Jimmy Carter: I Oppose Israel Boycott, but Settlement Goods Must Be Labeled

Former U.S. president tell AP that he and the 'elders' will not 'publicly endorse any kind of embargo, or so forth, against Israeli invasion, or occupying troops in Palestine.'

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Former U.S. President Jimmy Carter, March 28, 2011. Credit: AP

Jimmy Carter doesn't support the "boycott, divest, sanction" campaign against Israel, he told the Associated Press. However, the former U.S. president – who has been outspoken in his opposition to the occupation – also thinks that products made beyond the Green Line should be clearly labeled as such, not labeled "Made in Israel," he said.

Carter, 90, and the other retired senior leaders known as the "Elders" discussed the economic pressure campaign against the Israeli occupation, he said. "We decided not to publicly endorse any kind of embargo, or so forth, against Israeli invasion, or occupying troops in Palestine," he stated.

But Carter adds: "We have also encouraged Europeans for instance, at least to label products that are made by Israeli people who occupy Palestine and ship their products out of Palestine to be sold in Europe. ... so that the buyers can decide whether they want to buy them or not."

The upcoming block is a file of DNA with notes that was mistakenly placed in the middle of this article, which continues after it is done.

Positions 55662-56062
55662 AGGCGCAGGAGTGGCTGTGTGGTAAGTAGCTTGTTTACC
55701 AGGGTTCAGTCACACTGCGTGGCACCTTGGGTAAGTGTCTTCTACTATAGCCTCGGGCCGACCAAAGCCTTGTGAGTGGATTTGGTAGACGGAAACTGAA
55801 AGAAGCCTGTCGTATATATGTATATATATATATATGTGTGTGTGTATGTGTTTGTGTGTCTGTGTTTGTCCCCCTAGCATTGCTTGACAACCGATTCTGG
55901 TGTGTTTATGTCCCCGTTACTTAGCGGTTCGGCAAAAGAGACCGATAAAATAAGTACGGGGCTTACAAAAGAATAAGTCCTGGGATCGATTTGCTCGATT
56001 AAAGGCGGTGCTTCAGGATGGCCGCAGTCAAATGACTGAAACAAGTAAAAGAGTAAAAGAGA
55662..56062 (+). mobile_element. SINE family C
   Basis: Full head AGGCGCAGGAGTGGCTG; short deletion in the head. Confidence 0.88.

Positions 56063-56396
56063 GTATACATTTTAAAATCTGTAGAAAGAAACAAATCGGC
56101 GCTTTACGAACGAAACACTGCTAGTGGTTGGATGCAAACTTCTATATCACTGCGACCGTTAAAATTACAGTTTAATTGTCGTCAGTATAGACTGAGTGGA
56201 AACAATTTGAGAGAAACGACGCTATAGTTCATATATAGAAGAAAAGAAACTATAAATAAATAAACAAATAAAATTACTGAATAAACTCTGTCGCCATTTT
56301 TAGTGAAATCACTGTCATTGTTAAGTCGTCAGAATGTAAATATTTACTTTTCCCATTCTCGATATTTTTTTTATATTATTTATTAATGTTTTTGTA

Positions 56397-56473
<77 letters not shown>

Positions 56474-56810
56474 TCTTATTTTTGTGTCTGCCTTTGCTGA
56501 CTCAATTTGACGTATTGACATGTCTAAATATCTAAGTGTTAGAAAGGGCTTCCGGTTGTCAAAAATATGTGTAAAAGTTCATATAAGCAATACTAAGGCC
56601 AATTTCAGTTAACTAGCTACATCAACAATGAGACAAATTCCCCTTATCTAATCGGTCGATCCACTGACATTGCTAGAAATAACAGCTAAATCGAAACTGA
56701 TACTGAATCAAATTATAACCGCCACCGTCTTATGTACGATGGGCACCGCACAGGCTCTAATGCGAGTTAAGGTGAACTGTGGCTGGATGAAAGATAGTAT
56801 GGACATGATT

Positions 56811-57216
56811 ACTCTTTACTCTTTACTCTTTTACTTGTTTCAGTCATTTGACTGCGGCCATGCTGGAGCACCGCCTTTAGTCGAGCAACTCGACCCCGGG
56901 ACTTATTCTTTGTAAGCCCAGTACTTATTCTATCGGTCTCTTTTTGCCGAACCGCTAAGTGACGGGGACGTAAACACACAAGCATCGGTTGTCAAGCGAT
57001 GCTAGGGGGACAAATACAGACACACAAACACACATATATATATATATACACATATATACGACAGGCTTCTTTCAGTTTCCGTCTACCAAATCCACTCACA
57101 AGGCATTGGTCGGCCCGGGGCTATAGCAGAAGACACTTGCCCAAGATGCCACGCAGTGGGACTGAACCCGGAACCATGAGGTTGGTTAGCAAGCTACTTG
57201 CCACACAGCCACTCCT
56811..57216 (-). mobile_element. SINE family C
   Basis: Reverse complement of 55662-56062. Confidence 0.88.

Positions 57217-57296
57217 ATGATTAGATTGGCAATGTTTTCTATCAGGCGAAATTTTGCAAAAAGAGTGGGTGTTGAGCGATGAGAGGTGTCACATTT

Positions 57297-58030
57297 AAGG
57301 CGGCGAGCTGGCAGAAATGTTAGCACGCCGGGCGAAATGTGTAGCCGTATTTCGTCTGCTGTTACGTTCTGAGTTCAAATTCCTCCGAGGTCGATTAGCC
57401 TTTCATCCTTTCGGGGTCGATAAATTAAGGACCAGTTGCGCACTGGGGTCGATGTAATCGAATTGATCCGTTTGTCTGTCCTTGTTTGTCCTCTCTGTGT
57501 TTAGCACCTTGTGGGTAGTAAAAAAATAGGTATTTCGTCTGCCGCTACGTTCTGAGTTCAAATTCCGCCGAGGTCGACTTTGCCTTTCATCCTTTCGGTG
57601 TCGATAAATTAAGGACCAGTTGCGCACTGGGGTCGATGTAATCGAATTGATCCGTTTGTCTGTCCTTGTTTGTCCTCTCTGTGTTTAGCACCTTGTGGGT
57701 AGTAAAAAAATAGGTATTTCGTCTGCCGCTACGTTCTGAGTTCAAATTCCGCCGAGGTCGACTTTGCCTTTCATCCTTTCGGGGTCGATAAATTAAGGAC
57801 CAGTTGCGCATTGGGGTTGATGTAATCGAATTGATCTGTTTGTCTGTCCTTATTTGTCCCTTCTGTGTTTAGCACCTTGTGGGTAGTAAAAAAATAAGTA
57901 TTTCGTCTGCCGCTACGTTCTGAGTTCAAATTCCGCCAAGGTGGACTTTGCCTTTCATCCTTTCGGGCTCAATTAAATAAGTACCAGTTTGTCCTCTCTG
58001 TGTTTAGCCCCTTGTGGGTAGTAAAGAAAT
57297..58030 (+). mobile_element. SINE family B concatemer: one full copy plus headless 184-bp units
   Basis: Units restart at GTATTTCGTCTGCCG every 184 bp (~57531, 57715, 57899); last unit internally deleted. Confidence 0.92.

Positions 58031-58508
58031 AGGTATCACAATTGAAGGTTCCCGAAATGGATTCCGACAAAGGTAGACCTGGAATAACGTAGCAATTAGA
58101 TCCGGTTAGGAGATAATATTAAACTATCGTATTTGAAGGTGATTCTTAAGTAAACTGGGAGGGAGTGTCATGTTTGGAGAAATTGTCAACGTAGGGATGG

As president of the United States, James Earl Carter, which is his rarely-cited actual name, helped orchestrate the treaty between Israel and Egypt. He has been devoted to the cause of peace and human rights since leaving the White House in 1981, and was awarded the Nobel Peace Prize in 2002.

In 2006, Carter remarked that Israel practiced a form of apartheid that was even worse than South Africa's: "When Israel does occupy this territory deep within the West Bank, and connects the 200-or-so settlements with each other, with a road, and then prohibits the Palestinians from using that road, or in many cases even crossing the road, this perpetrates even worse instances of apartness, or apartheid, than we witnessed even in South Africa," he said in an interview on the U.S. network CBS.

That and his book "Palestine: Peace Not Apartheid," in which Carter accuses Israel of oppression, spurred leading Jewish figures in the U.S. to react, including Abraham Foxman, leader of the Anti-Defamation League, who charged that some of Carter's comments border on anti-Semitism.

"The Elders" are a council founded by Nelson Mandela and presently chaired by former UN Secretary General Kofi Annan, who aspire to promote peace and human rights. The vice-chairwoman is Gro Harlem Brundtland, a former Prime Minister of Norway.